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The results of recently completed trials in Africa of insecticide-treated bed nets (ITBN) offer new possibilities for malaria control. These experimental trials aimed for high ITBN coverage combined with high re-treatment rates. Whilst necessary to understand protective efficacy, the approaches used to deliver the intervention provide few indications of what coverage of net re-treatment would be under operational conditions. Varied delivery and financing strategies have been proposed for the sustainable delivery of ITBNs and re-treatment programmes. Following the completion of a randomized, controlled trial on the Kenyan coast, a series of suitable delivery strategies were used to continue net re-treatment in the area. The trial adopted a bi-annual, house-to-house re-treatment schedule free of charge using research project staff and resulted in over 95% coverage of nets issued to children. During the year following the trial, sentinel dipping stations were situated throughout the community and household members informed of their position and opening times. This free re-treatment service achieved between 61-67% coverage of nets used by children for three years. In 1997 a social marketing approach, that introduced cost-retrieval, was used to deliver the net re-treatment services. The immediate result of this transition was that significantly fewer of the mothers who had used the previous re-treatment services adopted this revised approach and coverage declined to 7%. The future of new delivery services and their financing are discussed in the context of their likely impact upon previously defined protective efficacy and cost-effectiveness estimates.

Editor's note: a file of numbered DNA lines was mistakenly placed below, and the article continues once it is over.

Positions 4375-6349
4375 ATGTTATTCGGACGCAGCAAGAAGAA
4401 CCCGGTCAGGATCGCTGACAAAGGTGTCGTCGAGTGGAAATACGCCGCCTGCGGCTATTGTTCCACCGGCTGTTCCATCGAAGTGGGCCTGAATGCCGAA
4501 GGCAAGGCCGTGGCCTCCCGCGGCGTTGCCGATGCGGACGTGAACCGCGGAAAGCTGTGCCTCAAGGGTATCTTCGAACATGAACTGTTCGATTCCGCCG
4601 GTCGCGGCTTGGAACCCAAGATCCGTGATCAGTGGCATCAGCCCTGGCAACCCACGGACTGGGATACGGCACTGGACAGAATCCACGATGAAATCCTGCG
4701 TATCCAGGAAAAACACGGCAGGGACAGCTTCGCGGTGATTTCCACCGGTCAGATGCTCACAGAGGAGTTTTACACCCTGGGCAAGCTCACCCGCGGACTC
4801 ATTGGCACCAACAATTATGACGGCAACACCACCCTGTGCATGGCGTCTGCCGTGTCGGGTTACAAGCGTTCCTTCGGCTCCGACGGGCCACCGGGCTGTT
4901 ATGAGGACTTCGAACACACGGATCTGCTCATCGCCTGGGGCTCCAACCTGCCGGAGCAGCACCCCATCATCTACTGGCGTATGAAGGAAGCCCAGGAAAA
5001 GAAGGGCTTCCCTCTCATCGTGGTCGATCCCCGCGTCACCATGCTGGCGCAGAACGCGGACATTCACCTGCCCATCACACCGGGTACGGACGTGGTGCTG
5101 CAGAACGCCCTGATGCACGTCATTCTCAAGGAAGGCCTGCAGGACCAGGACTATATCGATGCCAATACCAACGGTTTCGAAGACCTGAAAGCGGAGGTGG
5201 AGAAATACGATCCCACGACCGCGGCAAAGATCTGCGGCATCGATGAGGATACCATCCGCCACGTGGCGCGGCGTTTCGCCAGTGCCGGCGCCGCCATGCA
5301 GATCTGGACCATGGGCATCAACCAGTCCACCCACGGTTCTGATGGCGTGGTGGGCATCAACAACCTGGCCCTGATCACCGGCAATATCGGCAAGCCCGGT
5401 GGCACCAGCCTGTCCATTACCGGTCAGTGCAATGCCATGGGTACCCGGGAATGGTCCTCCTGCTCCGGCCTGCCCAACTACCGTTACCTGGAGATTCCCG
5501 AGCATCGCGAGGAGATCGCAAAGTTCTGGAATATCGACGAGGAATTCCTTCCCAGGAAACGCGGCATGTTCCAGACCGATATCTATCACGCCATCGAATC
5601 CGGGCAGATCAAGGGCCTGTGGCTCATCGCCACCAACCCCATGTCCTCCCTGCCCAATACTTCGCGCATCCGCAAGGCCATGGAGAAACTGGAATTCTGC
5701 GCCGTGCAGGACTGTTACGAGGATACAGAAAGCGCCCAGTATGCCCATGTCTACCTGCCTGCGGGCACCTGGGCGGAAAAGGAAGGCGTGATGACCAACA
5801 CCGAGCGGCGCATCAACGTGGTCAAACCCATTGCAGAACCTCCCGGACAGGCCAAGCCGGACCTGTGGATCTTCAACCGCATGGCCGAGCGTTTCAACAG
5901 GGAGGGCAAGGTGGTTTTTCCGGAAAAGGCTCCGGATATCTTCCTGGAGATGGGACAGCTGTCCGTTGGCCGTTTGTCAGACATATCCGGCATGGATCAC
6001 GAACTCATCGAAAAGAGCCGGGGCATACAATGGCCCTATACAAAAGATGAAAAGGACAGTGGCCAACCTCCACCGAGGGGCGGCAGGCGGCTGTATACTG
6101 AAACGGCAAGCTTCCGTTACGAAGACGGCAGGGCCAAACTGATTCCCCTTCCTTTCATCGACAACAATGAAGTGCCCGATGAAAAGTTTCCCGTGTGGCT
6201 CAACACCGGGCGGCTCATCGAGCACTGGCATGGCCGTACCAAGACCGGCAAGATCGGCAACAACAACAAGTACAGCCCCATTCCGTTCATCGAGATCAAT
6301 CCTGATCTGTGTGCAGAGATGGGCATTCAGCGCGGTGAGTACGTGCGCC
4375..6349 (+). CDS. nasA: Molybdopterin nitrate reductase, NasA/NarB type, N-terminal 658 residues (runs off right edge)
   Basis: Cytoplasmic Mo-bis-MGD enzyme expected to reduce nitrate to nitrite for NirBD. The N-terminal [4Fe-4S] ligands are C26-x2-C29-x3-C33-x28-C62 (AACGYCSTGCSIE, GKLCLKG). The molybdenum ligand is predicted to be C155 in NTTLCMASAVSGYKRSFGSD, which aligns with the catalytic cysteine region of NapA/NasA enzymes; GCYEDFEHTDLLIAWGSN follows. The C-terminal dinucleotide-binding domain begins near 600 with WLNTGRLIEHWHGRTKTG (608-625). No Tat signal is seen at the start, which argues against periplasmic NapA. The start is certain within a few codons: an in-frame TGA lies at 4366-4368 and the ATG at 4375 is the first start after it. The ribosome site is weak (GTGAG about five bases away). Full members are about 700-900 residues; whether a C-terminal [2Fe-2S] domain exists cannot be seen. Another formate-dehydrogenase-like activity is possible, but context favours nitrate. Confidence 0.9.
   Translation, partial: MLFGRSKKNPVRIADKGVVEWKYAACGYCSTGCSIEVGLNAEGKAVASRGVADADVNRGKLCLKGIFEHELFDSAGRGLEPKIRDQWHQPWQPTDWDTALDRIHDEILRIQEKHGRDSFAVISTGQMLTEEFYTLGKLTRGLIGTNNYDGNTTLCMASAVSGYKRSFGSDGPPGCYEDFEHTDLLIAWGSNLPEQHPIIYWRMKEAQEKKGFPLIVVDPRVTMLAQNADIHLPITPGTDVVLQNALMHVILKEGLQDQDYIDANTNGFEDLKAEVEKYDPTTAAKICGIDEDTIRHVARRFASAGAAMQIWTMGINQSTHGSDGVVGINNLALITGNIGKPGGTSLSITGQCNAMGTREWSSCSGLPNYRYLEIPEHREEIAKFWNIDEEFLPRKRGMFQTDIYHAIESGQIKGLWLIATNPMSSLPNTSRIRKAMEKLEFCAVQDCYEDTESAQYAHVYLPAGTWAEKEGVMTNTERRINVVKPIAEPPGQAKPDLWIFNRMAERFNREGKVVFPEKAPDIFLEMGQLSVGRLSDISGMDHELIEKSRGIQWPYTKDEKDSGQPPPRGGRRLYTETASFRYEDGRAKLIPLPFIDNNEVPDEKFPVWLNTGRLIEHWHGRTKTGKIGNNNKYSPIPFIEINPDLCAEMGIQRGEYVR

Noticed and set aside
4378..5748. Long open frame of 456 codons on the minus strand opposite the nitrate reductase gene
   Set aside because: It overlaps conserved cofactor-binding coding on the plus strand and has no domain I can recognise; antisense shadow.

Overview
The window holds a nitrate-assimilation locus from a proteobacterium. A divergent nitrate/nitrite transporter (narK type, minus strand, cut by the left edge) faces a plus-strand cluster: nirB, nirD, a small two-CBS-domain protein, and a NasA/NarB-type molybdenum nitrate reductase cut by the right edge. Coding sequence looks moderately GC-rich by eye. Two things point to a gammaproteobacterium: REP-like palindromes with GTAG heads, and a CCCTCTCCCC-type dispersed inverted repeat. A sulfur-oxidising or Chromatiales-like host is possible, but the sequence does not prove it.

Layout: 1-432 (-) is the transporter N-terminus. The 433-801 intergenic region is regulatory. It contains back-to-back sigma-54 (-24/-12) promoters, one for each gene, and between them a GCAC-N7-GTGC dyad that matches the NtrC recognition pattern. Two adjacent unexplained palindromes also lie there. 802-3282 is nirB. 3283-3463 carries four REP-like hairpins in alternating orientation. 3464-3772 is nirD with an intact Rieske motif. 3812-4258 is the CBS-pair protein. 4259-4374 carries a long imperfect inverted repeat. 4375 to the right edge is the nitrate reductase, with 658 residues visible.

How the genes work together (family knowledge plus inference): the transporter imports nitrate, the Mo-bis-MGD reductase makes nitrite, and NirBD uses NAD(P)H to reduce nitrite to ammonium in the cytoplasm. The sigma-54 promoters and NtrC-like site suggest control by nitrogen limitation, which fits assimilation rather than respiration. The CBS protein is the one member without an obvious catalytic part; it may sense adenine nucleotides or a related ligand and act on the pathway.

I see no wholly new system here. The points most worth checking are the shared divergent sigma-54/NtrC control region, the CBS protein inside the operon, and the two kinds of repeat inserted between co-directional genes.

Type

Journal article

Journal

Health Policy Plan

Publication Date

03/1999

Volume

14

Pages

18 - 25

Keywords

Africa, Africa South Of The Sahara, Community, Demographic Factors, Developing Countries, Diseases, Eastern Africa, Economic Factors, English Speaking Africa, Family And Household, Geographic Factors, Health, Households, Ingredients And Chemicals, Kenya, Malaria--prevention and control, Marketing, Parasite Control--cost, Parasite Control--determinants, Parasitic Diseases, Pesticides--cost, Population, Population Characteristics, Public Health, Research Report, Residence Characteristics, Rural Population, Social Marketing, Spatial Distribution, Animals, Beds, Data Collection, Developing Countries, Evaluation Studies as Topic, Humans, Insect Bites and Stings, Insecticides, Kenya, Malaria, Permethrin, Plasmodium malariae, Preventive Health Services, Protective Devices, Pyrethrins